Namibia’s vast coastline and deserts are some of the most photographed in the world, but the sub-Saharan country is also famed for its exceptional wildlife and string of well-appointed parks, reserves and safari parks. On one of CroisiEurope’s Southern Africa cruises, passengers visit Impalila, an island at the far eastern tip of Namibia, before embarking on a cruise down the Zambezi river to the majestic Victoria Falls.


African river cruises down the Chobe and Zambezi rivers conclude in Zimbabwe, where the spectacular Victoria Falls – one of the world’s largest waterfalls due to its impressive width – is situated. Here, at its broadest point, the Zambezi plunges more than 100m in a series of roaring cataracts, resulting in clouds of spray that have earned the falls its Swahili name Mosi-oa-Tunya (‘the smoke that thunders’). Check Victoria Falls off of your bucket list on your next cruise in South Africa.


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Iconic river cruise ports in Africa


Cruises on the Nile typically start or end in Luxor depending on the length of the voyage. The city where Agatha Christie famously wrote Death on the Nile is also where a third of the globe’s most valuable monuments and antiquities are said to be housed. Must-see sights include the Valley of the Kings, where the pharaohs' tombs and burial chambers are situated (you can pay extra to visit Tutankhamen's tomb), and the temples of Karnak and Luxor. Visitors should note that the 3,500-year-old treasures unearthed in the Valley, including the great pharaohs' tomb, are today housed in the new Grand Egyptian Museum in Cairo.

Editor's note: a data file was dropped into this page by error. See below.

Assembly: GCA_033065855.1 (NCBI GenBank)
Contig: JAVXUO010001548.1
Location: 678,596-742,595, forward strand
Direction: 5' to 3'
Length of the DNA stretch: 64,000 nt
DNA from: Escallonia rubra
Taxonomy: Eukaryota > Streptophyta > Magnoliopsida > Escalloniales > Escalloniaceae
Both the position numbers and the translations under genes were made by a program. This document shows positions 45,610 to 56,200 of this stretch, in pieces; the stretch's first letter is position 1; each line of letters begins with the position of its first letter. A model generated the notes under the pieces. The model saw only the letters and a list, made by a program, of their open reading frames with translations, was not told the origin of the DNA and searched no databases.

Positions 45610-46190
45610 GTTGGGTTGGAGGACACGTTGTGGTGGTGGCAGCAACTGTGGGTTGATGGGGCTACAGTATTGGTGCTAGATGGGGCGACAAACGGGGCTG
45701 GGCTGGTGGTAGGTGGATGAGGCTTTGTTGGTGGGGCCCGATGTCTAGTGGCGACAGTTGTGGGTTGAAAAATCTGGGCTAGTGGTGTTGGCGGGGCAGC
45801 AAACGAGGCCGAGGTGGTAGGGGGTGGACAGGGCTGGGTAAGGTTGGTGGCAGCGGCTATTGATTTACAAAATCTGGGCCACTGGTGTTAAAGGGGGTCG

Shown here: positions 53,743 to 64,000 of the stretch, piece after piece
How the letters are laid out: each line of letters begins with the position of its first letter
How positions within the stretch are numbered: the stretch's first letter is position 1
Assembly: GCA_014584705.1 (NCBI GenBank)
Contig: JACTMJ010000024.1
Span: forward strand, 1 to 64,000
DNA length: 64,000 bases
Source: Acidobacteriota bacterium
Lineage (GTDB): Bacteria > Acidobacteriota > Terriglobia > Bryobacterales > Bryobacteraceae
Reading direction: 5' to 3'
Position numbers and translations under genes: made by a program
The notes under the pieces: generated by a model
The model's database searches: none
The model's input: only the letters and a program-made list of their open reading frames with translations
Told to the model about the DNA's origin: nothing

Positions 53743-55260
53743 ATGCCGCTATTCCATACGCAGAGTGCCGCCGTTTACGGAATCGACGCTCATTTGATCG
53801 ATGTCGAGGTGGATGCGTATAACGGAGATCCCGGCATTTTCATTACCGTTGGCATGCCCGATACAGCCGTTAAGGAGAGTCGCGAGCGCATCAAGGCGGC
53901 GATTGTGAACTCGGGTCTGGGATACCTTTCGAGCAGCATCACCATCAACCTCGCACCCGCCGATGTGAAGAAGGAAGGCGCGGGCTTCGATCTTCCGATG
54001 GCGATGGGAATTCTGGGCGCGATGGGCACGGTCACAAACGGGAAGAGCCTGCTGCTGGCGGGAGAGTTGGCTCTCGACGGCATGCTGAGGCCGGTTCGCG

Typical Nile river cruises run between Aswan and Luxor. Aswan, which has been Egypt’s strategic and commercial gateway since antiquity, features many important archaeological sites, including Philae Temple. Located on Agilkia Island near the landmark Aswan Dam, it was built to honour Isis, the Goddess of Motherhood, and was the last ancient temple constructed in the classical Egyptian architectural style. Other highlights include Elephantine, an island located just downstream of the First Cataract where archaeological sites have been uncovered. Don't miss this must-see on your North Africa cruise.

Top river cruises in Africa

Nile river cruise

Cruise lines are launching new ships and itineraries on the Nile each year as cruisers are increasingly eager to discover the country’s archaeological and ancient riches by cruise ship. Viking is launching its second ship on the Nile, the 82-passenger Viking Osiris, this year and the cruise line has expanded its Egypt programme with two new pre-cruise extensions giving privileged access to archives and exhibits in London and Oxford. Boutique river cruise line Uniworld is launching its luxurious new 42-suite SS Sphinx, expected to replace its current vessel, River Tosca, later this year. AmaWaterways has also revealed plans for its first new-build Nile ship, designed to carry up to 70 guests, while Tauk is meant to be returning to Egypt for the first time since 2011 with two new itineraries. These include a nine-night ‘Egypt: Jewels of the Nile’ cruise, and the 12-night ‘Jordan & Egypt: Petra to the Pyramids’ tour. Both sailings include an after-hours visit to the Valley of the Kings, with private access to the tomb of Tutankhamun. With such amazing culture and history, don't waste time in booking a North Africa cruise.

Africa safari cruise

Safari cruises in South Africa are a unique way to discover the region’s amazing wildlife and scenery. Cruises venture down the Chobe river in Botswana to the Chobe National Park, where many of the ‘Big Five’ can all be found, before sailing down the Zambezi to Zimbabwe’s dramatic Victoria Falls. River cruise lines CroisiEurope and AmaWaterways both offer itineraries. CroisiEurope’s safari cruise on the African Dream navigates the Gache-Gache and Sanyati rivers, and includes stays at its lodge near Chobe National Park and a night at Victoria Falls. Meanwhile, AmaWaterways cruises aboard the Zambezi Queen also include nights in South Africa’s Cape Town or Johannesburg.

Iconic ports